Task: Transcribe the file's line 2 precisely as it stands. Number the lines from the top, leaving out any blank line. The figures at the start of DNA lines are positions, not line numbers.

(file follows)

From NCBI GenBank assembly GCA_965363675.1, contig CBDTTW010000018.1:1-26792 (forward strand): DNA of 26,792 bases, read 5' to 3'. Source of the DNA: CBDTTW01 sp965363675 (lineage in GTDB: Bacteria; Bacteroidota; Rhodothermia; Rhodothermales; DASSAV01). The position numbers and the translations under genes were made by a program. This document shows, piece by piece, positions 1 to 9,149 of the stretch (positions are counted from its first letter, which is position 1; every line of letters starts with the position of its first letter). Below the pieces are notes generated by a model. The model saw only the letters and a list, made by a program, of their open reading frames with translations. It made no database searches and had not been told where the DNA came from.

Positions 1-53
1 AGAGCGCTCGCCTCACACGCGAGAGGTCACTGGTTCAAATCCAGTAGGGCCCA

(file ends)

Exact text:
Positions 1-53